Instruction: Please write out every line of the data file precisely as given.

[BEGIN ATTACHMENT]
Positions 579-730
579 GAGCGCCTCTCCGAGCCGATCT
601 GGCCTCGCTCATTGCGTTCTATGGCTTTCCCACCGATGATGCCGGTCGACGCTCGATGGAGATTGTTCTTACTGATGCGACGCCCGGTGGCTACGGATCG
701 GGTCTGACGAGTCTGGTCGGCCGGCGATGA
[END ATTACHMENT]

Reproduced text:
Positions 579-730
579 GAGCGCCTCTCCGAGCCGATCT
601 GGCCTCGCTCATTGCGTTCTATGGCTTTCCCACCGATGATGCCGGTCGACGCTCGATGGAGATTGTTCTTACTGATGCGACGCCCGGTGGCTACGGATCG
701 GGTCTGACGAGTCTGGTCGGCCGGCGATGA